KAMPALA (Reuters) - Somalia’s feuding government should be given another year to fight Islamist rebels or its battlefield gains may be undone and peacekeepers may have to pull out, Ugandan President Yoweri Museveni said.
The mandate for Somalia’s latest transitional government expires in August but the president and speaker of parliament, who covets the top job, are at loggerheads over what should happen then.
“It seems to us that the win-win situation for all parties seems to be an extension of the transitional federal Institutions for a period not exceeding one year,” Museveni, whose army contributes more than half of a 9,000-strong African Union peacekeeping force propping up the government, said.
Augustine Mahiga, the special representative of the U.N. secretary-general, said the idea has wide backing in the region.
“It is a proposal that has been supported by Burundi as a troop-contributing country. It has also been voiced by Kenya and there was a similar sentiment yesterday expressed by Djibouti,” Mahiga told reporters.
Museveni, who was speaking on Thursday at a meeting of the International Contact Group for Somalia, warned that holding elections could open the door again for the rebels.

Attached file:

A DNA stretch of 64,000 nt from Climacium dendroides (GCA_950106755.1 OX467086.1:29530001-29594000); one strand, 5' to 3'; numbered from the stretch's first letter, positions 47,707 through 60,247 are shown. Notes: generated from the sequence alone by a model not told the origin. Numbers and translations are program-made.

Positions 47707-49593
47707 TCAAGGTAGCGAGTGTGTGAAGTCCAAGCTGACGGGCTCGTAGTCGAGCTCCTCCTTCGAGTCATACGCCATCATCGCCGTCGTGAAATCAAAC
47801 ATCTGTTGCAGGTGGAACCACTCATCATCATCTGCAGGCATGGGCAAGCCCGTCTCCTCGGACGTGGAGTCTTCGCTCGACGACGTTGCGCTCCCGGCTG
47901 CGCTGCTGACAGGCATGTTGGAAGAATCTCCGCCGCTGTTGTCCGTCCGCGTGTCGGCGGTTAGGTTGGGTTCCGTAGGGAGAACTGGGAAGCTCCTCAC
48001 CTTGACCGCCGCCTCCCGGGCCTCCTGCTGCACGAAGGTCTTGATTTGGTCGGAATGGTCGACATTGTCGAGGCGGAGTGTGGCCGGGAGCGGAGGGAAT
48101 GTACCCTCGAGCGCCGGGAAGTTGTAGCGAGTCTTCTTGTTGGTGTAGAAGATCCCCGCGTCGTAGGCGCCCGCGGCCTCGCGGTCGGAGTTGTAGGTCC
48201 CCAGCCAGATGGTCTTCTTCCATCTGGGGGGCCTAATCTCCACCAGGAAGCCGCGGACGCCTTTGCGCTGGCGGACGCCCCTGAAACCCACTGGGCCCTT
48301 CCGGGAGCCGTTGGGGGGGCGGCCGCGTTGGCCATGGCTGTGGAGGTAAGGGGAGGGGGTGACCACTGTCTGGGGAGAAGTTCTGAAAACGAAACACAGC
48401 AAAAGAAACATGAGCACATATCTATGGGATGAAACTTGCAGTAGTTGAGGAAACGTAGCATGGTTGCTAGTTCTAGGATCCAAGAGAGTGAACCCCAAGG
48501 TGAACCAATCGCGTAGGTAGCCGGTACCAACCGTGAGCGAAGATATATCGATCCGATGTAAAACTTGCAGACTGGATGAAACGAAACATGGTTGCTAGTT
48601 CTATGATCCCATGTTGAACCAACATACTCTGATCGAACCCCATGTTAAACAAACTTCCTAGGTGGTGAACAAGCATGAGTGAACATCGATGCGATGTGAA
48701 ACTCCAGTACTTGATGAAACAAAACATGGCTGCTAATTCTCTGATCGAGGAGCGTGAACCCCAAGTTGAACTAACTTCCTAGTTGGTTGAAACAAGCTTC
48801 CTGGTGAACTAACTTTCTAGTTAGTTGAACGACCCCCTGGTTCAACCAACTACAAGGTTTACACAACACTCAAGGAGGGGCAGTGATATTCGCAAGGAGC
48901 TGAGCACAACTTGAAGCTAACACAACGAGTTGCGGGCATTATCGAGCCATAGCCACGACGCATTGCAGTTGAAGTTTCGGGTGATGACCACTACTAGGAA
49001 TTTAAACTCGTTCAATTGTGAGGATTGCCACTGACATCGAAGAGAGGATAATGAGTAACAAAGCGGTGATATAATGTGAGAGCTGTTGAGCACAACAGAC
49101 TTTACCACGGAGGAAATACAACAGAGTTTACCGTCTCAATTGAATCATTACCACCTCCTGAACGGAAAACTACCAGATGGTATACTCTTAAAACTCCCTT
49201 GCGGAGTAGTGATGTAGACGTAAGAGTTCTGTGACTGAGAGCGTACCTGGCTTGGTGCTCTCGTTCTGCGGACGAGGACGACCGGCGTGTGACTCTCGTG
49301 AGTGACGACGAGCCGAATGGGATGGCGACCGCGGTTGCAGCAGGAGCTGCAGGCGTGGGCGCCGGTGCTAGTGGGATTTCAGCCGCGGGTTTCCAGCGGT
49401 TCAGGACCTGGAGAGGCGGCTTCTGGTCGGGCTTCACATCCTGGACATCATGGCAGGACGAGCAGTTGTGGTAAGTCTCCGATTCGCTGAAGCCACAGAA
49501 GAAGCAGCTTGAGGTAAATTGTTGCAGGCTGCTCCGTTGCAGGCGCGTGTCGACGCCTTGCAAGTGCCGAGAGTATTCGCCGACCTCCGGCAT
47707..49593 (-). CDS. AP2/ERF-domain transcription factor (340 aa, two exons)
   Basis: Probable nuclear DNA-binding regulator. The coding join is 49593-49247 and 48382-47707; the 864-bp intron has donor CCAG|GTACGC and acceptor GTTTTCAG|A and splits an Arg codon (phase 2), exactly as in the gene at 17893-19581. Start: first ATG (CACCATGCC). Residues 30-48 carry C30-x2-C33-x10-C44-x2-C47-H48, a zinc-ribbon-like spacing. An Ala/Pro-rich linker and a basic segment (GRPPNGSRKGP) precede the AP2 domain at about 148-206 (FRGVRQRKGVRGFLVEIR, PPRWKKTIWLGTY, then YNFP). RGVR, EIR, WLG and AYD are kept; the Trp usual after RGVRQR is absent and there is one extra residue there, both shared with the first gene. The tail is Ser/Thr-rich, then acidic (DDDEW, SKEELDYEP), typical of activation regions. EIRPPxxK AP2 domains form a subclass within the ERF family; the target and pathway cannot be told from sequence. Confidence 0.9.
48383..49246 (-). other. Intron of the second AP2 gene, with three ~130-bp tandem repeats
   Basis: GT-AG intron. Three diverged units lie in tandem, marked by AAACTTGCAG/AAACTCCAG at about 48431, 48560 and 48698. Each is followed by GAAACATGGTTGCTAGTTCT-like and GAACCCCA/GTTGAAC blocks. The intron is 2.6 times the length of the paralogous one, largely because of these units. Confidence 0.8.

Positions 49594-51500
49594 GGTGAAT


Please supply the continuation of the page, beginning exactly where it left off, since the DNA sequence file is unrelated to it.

“This may allow the extremists to re-organise and cause problems, and also undermine the battlefield gains we have made. We can’t allow to be in that situation,” he said.
Museveni’s troops form the backbone of a peacekeeping force that is all that prevents al Shabaab rebels toppling an administration plagued by corruption. Central power has effectively only stretched as far as the territory held by the peacekeepers, known as AMISOM, since 2007.
“If the current system collapses, or if it is seriously undermined, we can have no justification to stay in that situation. We will leave Somalia,” Museveni said.
Al Shabaab, seen as al Qaeda’s proxy in the region, controls large parts of the country and pockets of the capital, and diplomats say that if foreign donors and Somalia’s neighbours were to turn their back on the nation it could become a launch pad for attacks further afield.
The group struck the Ugandan capital, Kampala, last year, killing 79 people in its first attack outside Somalia.
Museveni said al Shabaab were “idiots”.
“(They should) go and play those foolish games in the Middle East and not here,” he said.